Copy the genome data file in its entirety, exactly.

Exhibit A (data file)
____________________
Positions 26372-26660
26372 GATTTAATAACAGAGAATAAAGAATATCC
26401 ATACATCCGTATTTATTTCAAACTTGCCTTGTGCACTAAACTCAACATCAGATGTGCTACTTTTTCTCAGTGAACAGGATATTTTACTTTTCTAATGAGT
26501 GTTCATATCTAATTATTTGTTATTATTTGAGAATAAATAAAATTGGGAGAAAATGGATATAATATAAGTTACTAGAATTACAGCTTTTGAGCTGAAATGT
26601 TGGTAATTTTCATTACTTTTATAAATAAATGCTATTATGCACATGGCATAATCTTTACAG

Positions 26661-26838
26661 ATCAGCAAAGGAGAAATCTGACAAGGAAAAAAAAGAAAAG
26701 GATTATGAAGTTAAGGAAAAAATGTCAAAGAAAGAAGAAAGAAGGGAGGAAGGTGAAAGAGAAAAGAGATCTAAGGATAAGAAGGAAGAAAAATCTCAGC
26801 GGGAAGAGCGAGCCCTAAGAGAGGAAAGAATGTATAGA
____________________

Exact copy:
Positions 26372-26660
26372 GATTTAATAACAGAGAATAAAGAATATCC
26401 ATACATCCGTATTTATTTCAAACTTGCCTTGTGCACTAAACTCAACATCAGATGTGCTACTTTTTCTCAGTGAACAGGATATTTTACTTTTCTAATGAGT
26501 GTTCATATCTAATTATTTGTTATTATTTGAGAATAAATAAAATTGGGAGAAAATGGATATAATATAAGTTACTAGAATTACAGCTTTTGAGCTGAAATGT
26601 TGGTAATTTTCATTACTTTTATAAATAAATGCTATTATGCACATGGCATAATCTTTACAG

Positions 26661-26838
26661 ATCAGCAAAGGAGAAATCTGACAAGGAAAAAAAAGAAAAG
26701 GATTATGAAGTTAAGGAAAAAATGTCAAAGAAAGAAGAAAGAAGGGAGGAAGGTGAAAGAGAAAAGAGATCTAAGGATAAGAAGGAAGAAAAATCTCAGC
26801 GGGAAGAGCGAGCCCTAAGAGAGGAAAGAATGTATAGA